Warren Bamford, the special agent in charge of the FBI field office in Boston, has warned local universities to be on the alert for spies and potential terrorists who might be trying to steal sensitive research information. Bamford’s office has met with representatives of the major universities in the Boston area, including Harvard, MIT, University of Massachusetts, and Boston College. The FBI reportedly informed the university administrations that professors, students, and security staff should be trained to identify attempts to access information that is technically unclassified, but can be used for illegal purposes. The FBI is legitimately concerned that some radical foreign students might be attempting to obtain information from the college biological or chemical research labs that could enable a terrorist attack, but there is no evidence to suggest that terrorists have actually infiltrated any American university science department. The Boston-based initiative will reportedly become nationwide soon, with local FBI offices contacting all major research institutions. Most thefts of university proprietary information are in fact carried out directly from unprotected computers, not through classrooms or laboratories. According to experts on economic espionage, students and visiting academics who come from countries that are U.S. economic competitors like China and India systematically acquire sensitive information that can be used for commercial purposes.

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In a private meeting with Republican insiders held in early June, presidential aspirant Rudy Giuliani stated that he is opposed to deadlines for withdrawal from Iraq because you “don’t provide your enemies with a timetable when you are retreating.” Giuliani’s comments were interpreted to mean that he knows the Iraq War is unwinnable, a view at odds with the hard-line positions that he has been taking in the first two presidential debates. The comment might well be related to the growing Republican perception that the party must somehow disengage from the Iraq problem if it is to have any chance in the 2008 elections.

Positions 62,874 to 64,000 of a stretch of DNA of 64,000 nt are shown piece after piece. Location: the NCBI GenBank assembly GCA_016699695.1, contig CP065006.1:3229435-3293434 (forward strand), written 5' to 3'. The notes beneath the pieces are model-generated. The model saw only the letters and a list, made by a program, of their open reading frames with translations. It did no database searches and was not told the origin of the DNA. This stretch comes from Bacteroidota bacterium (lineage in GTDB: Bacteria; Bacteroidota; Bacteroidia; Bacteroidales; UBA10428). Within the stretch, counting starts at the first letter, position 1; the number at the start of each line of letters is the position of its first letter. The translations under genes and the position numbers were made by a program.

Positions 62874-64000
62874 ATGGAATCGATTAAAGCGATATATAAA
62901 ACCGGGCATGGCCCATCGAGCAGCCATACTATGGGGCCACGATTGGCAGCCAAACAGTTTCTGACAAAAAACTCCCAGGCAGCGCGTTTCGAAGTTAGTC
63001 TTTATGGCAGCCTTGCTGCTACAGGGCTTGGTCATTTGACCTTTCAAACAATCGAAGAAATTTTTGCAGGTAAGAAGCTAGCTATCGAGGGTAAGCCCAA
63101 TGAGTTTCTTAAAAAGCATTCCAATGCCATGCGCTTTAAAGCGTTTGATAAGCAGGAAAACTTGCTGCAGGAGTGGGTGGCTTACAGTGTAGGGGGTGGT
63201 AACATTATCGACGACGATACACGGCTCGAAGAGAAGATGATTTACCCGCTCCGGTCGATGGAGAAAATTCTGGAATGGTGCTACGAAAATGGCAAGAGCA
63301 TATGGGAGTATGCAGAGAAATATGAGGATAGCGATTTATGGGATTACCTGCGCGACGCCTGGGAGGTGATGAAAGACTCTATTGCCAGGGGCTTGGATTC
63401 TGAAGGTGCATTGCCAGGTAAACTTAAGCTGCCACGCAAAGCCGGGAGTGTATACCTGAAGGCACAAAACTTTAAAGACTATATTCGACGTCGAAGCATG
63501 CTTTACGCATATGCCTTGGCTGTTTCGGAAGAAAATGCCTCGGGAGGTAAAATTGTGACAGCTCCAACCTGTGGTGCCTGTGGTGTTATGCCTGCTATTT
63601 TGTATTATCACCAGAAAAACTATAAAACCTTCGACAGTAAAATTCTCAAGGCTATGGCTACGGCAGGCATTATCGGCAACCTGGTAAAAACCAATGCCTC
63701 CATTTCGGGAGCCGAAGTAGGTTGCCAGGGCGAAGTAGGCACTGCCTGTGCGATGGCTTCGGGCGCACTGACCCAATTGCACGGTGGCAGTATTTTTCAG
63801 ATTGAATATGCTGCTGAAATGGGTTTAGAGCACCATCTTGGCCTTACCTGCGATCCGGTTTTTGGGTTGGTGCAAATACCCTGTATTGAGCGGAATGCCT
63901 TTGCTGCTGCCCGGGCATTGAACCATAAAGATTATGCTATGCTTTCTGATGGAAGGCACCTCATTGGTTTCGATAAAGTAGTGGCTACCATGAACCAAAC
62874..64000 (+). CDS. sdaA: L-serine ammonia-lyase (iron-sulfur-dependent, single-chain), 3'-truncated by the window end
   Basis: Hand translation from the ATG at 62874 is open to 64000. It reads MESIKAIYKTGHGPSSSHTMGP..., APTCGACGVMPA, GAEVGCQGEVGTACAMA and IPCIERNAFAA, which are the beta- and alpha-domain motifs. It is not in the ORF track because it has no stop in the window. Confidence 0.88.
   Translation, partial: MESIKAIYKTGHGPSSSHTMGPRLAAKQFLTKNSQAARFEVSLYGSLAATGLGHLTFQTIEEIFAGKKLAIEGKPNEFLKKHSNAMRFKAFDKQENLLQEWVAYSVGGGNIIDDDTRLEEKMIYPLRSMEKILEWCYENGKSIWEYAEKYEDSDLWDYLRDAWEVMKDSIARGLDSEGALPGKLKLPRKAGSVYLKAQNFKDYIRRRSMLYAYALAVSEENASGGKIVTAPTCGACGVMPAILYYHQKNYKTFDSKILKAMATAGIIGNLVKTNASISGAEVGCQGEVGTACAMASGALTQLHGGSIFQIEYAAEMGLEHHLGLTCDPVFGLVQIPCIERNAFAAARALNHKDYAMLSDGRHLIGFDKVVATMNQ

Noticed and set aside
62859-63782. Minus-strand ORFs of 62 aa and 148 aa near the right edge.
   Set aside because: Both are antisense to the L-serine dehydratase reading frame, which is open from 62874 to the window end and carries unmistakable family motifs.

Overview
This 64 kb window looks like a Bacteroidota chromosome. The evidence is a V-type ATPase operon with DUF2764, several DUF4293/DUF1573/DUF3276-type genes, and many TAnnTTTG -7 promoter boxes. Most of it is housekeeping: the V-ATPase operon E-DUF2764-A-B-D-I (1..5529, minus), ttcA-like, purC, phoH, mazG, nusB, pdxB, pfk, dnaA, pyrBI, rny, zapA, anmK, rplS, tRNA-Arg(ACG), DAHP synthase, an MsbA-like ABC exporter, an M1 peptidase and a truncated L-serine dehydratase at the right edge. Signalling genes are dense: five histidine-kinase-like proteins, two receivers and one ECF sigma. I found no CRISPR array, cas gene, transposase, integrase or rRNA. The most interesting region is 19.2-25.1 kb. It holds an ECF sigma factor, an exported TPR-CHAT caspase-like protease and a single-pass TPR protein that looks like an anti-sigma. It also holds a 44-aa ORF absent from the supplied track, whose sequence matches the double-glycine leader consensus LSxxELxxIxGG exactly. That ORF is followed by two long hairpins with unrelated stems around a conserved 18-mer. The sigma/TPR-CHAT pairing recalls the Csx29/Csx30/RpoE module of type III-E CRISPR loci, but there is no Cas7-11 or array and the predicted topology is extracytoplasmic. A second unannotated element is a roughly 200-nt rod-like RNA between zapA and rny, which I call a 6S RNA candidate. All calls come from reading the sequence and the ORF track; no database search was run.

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President Bush’s former adviser, the irrepressible Karen Hughes, now in charge of public diplomacy at the State Department, has launched a new international program to counter the dissemination of terrorist ideology and to enhance the reputation of the United States. Hughes, who has little experience of the world outside Texas and Washington, has formed the Counterterrorism Communications Center at the State Department to develop a plan to undermine extremists. The 34-page strategy paper outlining the proposed activities of the center appears unusually naïve, even given the admittedly low standards established by recent attempts to explain America’s position in the world. It emphasizes the United States’ central role in promoting democracy worldwide and holds up the U.S. as a role model, but it does not attempt to address world media accounts of human-rights abuses by the administration, something that is much on the minds of the target audience. Hughes is earnest and trying hard to articulate a useful strategy, but this latest gambit is akin to launching a major advertising campaign to promote a product that has no obvious market and has been cited for serious manufacturing defects.
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Philip Giraldi, a former CIA Officer, is a partner in Cannistraro Associates, an international security consultancy.